The Future of Quality: Back to Basics and Strong Project Management


By Giovanni Capozza


The manufacturing industry in advanced countries must focus on the quality of their product to fight the global crisis. What is, today, the path to reach a level of excellence in quality? Occasional initiatives are not enough. We rather need some real targeted programs, which also require a strong co-ordination supported by project management efforts.

A good product quality is a driving force for sales and can reduce the firm’s costs! A simple and indisputable concept that affects inexorably, however, the income statement of any business organization, in the form of lost revenue caused by a quality of product not in line with the expectations of consumers, along with additional costs due to the bad quality of products (warranties, returns, rework and scrap, internal process controls, extra administrative and logistics costs, etc.). Moreover, some further indirect cost burden needs to be considered for the devaluation of the brand and expenses incurred by the customer.

In fact, it is not surprising to find companies with levels of bad-quality costs ranging from 10% to 25% of sales. That is to say that a company with a turnover of 200 million €, for instance, could incur in a cost ranging between 20 to 50 million € due to poor quality. In this scenario, a 20% improvement in product quality would ensure a reduction in costs of up to 10 million €, and an increase in profit that may be of two / three-digit percentages.

However, the path to a structured reduction of non-quality costs requires a highly “disciplined” approach. In this sense, in this article we suggest how to pursue the improvement of quality and the reduction of non-quality costs, through a Quality Management Program requiring the implementation of five specific steps, grouped into two main phases (as shown in table A).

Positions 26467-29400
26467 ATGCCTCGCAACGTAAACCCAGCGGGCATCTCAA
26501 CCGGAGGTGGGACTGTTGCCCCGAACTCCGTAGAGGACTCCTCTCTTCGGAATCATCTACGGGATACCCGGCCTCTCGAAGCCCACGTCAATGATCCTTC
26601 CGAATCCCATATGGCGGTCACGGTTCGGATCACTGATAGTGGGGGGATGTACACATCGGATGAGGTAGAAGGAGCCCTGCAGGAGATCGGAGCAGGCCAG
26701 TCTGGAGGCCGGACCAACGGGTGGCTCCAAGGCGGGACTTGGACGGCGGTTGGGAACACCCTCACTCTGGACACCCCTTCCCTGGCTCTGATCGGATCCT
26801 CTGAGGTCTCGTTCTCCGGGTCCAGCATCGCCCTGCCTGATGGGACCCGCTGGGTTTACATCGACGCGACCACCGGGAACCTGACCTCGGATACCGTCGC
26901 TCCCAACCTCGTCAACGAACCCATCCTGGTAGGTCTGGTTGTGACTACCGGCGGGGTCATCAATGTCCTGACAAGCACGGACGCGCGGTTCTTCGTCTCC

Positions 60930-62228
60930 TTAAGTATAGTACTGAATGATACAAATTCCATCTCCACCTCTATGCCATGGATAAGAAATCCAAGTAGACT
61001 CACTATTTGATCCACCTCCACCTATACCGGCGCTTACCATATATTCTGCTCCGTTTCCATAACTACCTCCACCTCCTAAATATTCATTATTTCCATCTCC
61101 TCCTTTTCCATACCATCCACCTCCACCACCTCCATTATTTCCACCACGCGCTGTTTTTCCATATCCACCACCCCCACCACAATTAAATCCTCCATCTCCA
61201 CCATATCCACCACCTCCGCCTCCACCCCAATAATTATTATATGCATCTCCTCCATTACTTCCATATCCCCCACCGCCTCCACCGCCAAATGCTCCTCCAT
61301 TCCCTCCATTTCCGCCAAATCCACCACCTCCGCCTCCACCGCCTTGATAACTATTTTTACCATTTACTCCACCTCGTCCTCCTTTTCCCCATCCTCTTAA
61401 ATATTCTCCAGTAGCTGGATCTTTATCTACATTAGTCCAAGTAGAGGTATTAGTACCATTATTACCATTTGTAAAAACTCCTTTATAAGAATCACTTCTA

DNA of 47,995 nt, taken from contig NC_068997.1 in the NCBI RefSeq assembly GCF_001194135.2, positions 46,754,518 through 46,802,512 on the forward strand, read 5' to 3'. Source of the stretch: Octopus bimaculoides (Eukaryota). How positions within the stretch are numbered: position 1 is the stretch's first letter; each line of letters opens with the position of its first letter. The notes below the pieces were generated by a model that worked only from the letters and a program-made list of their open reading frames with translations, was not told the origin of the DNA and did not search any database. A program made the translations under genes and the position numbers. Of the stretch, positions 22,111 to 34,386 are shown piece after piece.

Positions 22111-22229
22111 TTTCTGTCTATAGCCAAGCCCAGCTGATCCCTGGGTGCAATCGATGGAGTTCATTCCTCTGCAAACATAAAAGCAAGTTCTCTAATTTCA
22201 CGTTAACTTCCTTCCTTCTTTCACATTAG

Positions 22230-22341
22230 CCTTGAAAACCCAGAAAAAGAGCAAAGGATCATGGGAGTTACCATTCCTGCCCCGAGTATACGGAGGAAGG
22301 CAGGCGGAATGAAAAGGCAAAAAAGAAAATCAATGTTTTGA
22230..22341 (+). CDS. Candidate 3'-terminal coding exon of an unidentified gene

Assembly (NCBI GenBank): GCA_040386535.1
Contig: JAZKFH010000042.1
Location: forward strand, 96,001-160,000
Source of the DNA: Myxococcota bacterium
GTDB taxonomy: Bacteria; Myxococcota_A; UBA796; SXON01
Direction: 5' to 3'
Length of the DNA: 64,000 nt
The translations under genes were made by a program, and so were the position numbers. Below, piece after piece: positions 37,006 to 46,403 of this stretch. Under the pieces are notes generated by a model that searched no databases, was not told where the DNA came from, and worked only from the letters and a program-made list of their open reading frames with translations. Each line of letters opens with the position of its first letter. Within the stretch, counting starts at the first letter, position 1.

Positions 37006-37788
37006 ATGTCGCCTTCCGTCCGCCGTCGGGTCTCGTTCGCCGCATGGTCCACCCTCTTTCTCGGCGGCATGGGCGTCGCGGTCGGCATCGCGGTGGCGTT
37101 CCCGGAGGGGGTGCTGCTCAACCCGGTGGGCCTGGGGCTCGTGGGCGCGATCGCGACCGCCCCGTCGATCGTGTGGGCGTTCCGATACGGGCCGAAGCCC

From an organizational point of view, the realization of such a program, requires a two-tier structure (as explained better hereinafter) supported by one program manager and a steering committee, and the activation of several project team, entailing therefore a strong cross-functional project management effort.


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About the Author

pmwj26-sep2014-Capozza-IMAGEGiovanni Capozzaflag-italy


Giovanni Capozza has been working since 2007 as a consultant in JMAC Europe, mainly in continuous improvement and processes optimization projects, in Italy and in other European countries.  His consulting efforts are devoted to lean methods application, both for R&D and Supply Chain processes –with the aim of improving companies operational performances (QCT), together with the parallel goal of coaching people-, and also to the Project Management of internal projects within client companies. Giovanni can be contacted at [email protected]